Yes, I’ve included this photo of Baler, which is in Aurora province. I like it because it reminds me of my first time attempting to surf and for someone not sporty, I didn’t do too badly. This was also my first time to go beyond my comfort zone in my own part of the world: I travelled for six hours just to catch the waves. It was a spontaneous weekend that proved to be pretty rewarding.
For me, the Baler surf lapping the shore looks just like a welcoming carpet in someone’s lounge.
If you plant, you will harvest.—Filipino tagalong proverb
I know you take a lot of photos but where, so far, are your favourite places to do so? and Can you explain why these places inspire you and how it shows in your next three photos?
My favourite places to take photos so far are India, Japan and Hong Kong. I’ve included one photo of each.
Indian women in colorful saris. Photo credit: Jean Alaba
I like taking photos in India because Indians are very proud of their heritage. This was apparent everywhere we went in India, regardless of the people’s social status.
Portraits of Japanese people. Photo credit: Jean Alaba
Japan is a favorite of mine because the people are so organized, disciplined and polite. I never run out of things to see and admire.
A Hong Kong eatery. Photo credit: Jean Alaba
Hong Kong inspires me because of the food! I should think its vast array of local dishes are enough to inspire anyone!
I like that you manage to get a handle on people from the different countries you visit, without actually living in that place. You are clearly a good observer of people, as well as a keen researcher. Tell me, do you feel reserved about taking photos of people, particularly when they are conscious you are doing so?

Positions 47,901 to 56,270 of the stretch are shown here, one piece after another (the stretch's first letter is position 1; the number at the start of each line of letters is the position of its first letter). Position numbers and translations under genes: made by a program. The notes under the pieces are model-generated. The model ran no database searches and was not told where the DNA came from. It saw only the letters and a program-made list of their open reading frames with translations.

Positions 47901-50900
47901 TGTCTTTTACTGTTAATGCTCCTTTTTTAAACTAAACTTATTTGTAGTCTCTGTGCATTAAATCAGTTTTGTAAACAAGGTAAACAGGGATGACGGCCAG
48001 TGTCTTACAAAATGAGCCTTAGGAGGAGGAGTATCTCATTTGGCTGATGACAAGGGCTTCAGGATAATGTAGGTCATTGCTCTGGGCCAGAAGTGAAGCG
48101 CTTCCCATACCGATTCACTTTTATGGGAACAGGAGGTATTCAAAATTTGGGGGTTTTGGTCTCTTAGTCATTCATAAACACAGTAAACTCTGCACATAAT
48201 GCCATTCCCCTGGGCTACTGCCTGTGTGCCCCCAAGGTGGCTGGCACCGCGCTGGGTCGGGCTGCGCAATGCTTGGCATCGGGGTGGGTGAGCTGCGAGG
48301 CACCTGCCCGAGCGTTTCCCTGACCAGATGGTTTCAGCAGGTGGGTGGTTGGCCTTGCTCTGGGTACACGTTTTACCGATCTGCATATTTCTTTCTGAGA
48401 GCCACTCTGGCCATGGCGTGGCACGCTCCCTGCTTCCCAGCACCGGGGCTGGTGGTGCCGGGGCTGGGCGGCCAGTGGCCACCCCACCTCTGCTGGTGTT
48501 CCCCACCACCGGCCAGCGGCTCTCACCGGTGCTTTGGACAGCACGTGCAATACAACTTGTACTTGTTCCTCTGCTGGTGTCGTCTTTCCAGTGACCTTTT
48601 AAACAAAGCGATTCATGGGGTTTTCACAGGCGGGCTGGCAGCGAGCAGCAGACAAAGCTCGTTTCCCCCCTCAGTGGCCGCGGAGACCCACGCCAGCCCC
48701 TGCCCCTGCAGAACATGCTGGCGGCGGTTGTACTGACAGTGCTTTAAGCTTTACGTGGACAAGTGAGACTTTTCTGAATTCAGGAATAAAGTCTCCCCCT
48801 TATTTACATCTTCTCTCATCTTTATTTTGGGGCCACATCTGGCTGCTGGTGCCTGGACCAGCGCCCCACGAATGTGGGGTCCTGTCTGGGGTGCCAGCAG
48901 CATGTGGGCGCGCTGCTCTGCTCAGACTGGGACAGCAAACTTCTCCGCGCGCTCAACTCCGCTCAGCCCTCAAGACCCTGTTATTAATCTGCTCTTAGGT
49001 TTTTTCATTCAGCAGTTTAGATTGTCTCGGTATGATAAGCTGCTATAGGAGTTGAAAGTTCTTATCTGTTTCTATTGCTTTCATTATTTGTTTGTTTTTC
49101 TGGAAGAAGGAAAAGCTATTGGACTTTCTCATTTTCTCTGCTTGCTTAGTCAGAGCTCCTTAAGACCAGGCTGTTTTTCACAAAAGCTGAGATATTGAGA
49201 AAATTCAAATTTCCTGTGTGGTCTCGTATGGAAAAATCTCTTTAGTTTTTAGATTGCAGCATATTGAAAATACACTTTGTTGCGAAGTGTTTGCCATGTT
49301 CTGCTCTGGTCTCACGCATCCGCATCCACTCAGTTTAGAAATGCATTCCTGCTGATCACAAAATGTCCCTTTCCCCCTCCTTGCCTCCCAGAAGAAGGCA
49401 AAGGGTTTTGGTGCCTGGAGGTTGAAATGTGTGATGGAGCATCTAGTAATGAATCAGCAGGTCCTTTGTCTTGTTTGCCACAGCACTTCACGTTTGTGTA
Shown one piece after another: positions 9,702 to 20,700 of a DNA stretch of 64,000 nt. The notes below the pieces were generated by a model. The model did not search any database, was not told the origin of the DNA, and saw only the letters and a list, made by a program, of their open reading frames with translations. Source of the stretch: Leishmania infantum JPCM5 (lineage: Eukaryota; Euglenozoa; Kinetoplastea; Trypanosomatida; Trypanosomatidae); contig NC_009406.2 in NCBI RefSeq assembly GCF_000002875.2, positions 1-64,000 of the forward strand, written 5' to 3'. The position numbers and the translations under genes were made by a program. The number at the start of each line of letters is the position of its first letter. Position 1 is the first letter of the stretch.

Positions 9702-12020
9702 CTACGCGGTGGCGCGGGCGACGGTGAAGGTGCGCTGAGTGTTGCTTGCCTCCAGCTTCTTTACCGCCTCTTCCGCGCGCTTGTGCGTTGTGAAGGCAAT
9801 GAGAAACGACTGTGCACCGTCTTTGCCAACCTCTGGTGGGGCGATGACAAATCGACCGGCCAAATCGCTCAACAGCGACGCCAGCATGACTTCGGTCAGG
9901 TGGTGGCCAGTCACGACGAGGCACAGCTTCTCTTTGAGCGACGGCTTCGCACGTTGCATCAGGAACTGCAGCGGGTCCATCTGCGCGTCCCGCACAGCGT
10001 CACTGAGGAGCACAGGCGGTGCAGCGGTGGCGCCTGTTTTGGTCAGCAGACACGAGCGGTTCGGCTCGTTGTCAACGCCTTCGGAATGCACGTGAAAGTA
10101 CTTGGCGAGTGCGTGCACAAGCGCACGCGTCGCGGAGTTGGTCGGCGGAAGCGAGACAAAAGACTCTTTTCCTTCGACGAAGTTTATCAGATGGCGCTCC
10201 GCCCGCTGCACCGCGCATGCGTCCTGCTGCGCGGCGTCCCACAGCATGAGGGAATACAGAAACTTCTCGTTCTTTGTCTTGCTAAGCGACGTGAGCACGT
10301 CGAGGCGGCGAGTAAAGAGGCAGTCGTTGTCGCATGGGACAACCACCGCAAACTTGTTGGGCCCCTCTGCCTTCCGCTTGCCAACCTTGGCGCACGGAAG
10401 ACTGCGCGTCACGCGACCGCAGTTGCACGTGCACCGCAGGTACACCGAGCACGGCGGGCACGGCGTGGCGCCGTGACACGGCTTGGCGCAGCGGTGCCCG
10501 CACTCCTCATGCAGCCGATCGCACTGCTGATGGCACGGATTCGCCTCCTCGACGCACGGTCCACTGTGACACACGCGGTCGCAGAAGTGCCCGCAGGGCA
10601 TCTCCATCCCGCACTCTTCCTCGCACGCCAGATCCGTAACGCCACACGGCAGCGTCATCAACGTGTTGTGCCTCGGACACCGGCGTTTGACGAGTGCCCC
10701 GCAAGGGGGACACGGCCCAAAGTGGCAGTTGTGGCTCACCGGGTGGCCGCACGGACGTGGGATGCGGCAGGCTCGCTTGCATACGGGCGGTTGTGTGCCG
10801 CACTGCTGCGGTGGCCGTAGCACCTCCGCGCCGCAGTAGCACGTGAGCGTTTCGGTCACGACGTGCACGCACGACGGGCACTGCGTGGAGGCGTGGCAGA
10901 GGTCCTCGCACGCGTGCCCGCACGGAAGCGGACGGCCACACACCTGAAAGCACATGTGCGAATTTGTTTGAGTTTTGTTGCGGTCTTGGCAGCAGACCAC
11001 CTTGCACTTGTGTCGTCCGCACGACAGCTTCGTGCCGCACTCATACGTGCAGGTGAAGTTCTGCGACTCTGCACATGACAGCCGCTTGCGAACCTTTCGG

Not really unless I see they’re offended. But so far, no one has reacted angrily when they see me taking their photo. This is a good thing since I like shooting people. Capturing their unique expressions enables me to glimpse who they are and the kind of lives they lead. I must have taken a thousand portrait shots while in India. Perhaps I’ll get some of these printed and make it my wall art.
I’m the same. I hate to take “posed” photos so never get into a discussion with my subjects. I either take the pic or I don’t. So you like shooting people? Don’t worry; I know what you mean! I think the wall art is a great idea. I know this is a similar question but do you ever ask permission before taking people’s photographs. And how do you get around any language barriers?
Most of the time, I don’t ask but when I was in Japan, where permission needs to be secured for taking photographs of infants and kids, I would politely approach one of the parents and ask them in Japanese—of course with the help of sign language (pointing to my camera and their kids).
Thanks to you, I won’t get into trouble if I ever go to Japan. Would you say that you are motivated by the possibility of capturing something unique, which will never be seen again?